Almost immediately after his breakout rookie season, Donovan Mitchell and Adidas tore up his existing three-year sneaker deal and worked up a new, multi-million-dollar endorsement contract, complete with his very own coveted signature sneaker.
Mitchell tweeted about the new paperwork in July, and early concept work and prototyping kicked off behind the scenes for what Adidas had dubbed internally the “Spida 1.” Then, on Thursday, Mitchell officially revealed his debut signature shoe, now named the Adidas D.O.N. Issue #1, slated to release around the time of the 2019 playoffs.
With the name a dual play on the first three letters of Mitchell’s first name and his “Determination Over Negativity” mantra, the sneaker also takes inspiration from comic-book-series naming with its “Issue” model-number strategy. The blue-and-red debut colorway incorporates a white webbing support element on the side and his own basketball-slash-“spida” logo icon on the tongue — all alluding to Mitchell’s love for Spider-Man.
Mitchell went an unconventional route to debut the shoe, first speaking with two aspiring teenage sports writers from Greenwich Country Day School in Connecticut, Mitchell’s alma mater. Those students were eighth-grader Blaise New, whose older brother played with Mitchell at GCDS, and ninth-grader Rory Ashmeade.
“My message with this shoe is that it’s for kids … who believe that they can do anything,” Mitchell said. “I want my story to be told as such — this was so unexpected for me. You know, it’s only my second year in the NBA, to now have a shoe … I want to help inspire kids so they feel like they can do anything.”
As Adidas begins to slowly build out Mitchell’s signature shoe business, he’ll also have a focus on accessibility, with the D.O.N. Issue 1 expected to be priced under $100. The brand currently sells a $140 James Harden model, $140 Derrick Rose shoe and $115 Damian Lillard sneaker.
The Utah Jazz scoring guard becomes just the 18th current NBA player of 450 to have his own signature sneaker, as brands continually are showing more emphasis on star potential over market size. MVP candidates Giannis Antetokounmpo and Kawhi Leonard are also expected to launch their own signature shoes with Nike and New Balance, respectively, in late 2019.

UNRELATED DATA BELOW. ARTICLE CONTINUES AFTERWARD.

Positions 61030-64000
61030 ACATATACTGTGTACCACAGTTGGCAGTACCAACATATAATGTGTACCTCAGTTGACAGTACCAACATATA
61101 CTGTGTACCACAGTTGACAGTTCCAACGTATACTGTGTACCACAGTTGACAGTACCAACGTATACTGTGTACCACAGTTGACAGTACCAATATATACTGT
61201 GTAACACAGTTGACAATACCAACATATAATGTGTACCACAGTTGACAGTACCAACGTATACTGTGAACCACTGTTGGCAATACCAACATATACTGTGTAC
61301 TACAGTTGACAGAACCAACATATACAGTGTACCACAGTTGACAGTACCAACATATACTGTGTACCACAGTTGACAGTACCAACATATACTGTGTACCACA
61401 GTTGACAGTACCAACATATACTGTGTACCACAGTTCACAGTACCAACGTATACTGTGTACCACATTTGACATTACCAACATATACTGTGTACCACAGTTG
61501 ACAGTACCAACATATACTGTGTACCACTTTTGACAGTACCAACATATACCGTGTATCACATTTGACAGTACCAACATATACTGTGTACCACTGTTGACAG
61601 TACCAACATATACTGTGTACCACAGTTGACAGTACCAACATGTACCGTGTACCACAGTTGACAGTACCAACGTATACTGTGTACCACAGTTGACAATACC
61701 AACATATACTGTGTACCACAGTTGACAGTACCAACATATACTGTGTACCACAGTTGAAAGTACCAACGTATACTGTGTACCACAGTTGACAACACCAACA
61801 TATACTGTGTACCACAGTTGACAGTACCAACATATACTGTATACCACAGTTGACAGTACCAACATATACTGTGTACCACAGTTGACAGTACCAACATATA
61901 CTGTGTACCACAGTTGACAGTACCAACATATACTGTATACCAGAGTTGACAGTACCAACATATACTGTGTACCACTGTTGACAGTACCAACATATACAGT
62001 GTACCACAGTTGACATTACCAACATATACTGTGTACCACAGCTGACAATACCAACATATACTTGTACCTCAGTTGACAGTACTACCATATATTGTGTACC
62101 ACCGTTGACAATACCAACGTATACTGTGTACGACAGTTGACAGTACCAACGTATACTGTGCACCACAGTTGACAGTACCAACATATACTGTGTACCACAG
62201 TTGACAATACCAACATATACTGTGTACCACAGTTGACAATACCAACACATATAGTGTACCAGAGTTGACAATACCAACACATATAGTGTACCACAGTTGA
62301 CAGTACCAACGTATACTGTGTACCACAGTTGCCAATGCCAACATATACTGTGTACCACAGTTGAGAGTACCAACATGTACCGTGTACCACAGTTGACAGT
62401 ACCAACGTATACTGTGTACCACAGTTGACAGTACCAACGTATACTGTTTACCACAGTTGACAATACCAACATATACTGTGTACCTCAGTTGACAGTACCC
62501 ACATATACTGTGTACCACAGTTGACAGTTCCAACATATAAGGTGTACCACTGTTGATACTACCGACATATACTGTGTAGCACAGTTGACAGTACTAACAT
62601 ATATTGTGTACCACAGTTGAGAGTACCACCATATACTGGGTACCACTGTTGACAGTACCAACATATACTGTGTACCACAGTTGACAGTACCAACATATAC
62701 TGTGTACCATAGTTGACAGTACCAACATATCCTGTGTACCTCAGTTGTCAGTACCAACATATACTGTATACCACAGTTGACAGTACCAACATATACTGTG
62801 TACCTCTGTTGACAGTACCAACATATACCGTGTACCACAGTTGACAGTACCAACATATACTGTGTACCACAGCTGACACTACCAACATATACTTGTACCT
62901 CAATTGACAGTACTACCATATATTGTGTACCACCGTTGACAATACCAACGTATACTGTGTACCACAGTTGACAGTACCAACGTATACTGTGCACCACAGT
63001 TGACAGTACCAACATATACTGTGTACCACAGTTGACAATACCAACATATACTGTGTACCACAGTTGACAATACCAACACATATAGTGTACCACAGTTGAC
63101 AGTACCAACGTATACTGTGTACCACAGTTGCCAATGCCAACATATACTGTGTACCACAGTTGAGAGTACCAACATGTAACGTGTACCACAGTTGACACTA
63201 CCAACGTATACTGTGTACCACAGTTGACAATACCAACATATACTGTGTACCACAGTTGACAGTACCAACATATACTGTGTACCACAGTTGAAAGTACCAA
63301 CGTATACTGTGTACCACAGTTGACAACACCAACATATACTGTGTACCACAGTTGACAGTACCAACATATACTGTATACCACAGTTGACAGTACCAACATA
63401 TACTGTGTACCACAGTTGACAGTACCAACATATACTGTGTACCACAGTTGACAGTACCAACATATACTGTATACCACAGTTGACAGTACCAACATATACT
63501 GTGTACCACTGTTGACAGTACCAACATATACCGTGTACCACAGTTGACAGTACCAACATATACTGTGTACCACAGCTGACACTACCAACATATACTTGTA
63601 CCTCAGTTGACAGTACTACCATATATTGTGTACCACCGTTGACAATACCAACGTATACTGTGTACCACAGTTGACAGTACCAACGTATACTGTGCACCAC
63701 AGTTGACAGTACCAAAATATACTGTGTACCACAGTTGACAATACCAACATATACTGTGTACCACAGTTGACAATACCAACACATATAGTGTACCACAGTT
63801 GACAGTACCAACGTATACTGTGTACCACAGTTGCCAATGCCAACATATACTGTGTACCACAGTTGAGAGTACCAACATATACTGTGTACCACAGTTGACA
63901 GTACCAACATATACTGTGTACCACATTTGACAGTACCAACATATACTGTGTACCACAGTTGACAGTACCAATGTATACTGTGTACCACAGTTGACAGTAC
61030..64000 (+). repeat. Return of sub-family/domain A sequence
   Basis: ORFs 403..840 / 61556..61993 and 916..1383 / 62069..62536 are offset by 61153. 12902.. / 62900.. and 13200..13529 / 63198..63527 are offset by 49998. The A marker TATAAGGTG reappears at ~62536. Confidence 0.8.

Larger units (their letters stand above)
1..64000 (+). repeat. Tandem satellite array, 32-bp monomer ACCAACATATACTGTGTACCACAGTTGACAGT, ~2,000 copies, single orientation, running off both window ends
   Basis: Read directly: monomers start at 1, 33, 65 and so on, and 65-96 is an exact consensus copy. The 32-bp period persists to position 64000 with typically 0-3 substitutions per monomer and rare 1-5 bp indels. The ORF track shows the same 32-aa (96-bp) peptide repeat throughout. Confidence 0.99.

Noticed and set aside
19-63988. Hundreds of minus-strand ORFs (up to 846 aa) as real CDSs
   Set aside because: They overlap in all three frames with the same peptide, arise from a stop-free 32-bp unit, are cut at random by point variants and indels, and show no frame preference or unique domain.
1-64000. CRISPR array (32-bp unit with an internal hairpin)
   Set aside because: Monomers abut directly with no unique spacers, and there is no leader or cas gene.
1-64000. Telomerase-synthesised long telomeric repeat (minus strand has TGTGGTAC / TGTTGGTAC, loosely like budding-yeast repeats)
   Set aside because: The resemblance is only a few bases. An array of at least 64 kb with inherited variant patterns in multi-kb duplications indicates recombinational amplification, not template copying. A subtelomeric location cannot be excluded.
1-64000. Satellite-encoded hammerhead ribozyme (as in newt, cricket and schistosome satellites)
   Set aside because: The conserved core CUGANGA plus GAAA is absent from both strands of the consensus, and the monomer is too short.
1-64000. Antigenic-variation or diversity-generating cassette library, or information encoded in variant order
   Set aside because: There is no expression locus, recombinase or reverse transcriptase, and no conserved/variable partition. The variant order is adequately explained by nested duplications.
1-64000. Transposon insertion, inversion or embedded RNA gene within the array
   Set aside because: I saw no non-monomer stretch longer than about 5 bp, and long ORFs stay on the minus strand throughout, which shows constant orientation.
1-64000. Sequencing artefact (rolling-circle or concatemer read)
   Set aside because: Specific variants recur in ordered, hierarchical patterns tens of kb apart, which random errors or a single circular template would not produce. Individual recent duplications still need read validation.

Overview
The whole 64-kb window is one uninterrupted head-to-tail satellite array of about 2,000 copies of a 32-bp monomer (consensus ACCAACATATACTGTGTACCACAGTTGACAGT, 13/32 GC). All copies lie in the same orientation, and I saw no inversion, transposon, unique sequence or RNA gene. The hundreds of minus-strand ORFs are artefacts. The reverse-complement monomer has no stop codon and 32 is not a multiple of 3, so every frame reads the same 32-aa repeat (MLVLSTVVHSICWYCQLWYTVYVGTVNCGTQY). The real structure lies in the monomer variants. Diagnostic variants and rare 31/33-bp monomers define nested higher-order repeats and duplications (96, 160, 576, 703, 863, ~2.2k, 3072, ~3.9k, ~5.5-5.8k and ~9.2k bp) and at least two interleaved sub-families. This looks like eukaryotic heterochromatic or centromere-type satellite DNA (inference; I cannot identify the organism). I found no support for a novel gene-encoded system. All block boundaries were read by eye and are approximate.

For Mitchell, the sudden surge through the marketing ranks came quickly. His strong rookie campaign helped the Jazz make up for the loss of Gordon Hayward in free agency, and Mitchell led Utah to the No. 5 seed in the West, followed by a first-round upset of the Oklahoma City Thunder.
Coupled with his All-Star Weekend win in the Dunk Contest, Mitchell was on the map, and he soared near the top of Adidas’ NBA endorser list alongside Harden and Lillard. Earlier this fall, Adidas decided against extending more than 10 endorsement deals, including those of Joel Embiid, Andrew Wiggins and Harrison Barnes, as the brand looks to refresh its roster of NBA players and focus more on Harden, Lillard and now Mitchell.
“It’s an honor to be in the same category,” Mitchell said. “I know Dame and James on a personal level, so it’s pretty special to be up there with them. Two years ago, I never would have thought I’d have a relationship with those two, or even be put in the same category as far as having a signature shoe.”
As he and the team of Adidas designers began to work on the sneaker, there was an early emphasis on a padded low-cut collar, ample lateral support for his powerful cuts, jabs and stepbacks, and a no-frills heel-to-toe traction pattern for relentless grip.
Adidas’ big bet on Mitchell comes during a slow start for both Mitchell and the Jazz, who currently rank No. 11 in the Western Conference. With an entire career ahead of him and a series of sneaker issues in store, however, Mitchell is excited to launch his debut D.O.N. Issue 1 in the coming months.
“I still can’t get over the fact that people wear my jersey, so I think it will take a little while to get used to this,” Mitchell said. “It might take a little while for me to get used to wearing my own shoe, so … it’s going to take a while, but I’m blessed.”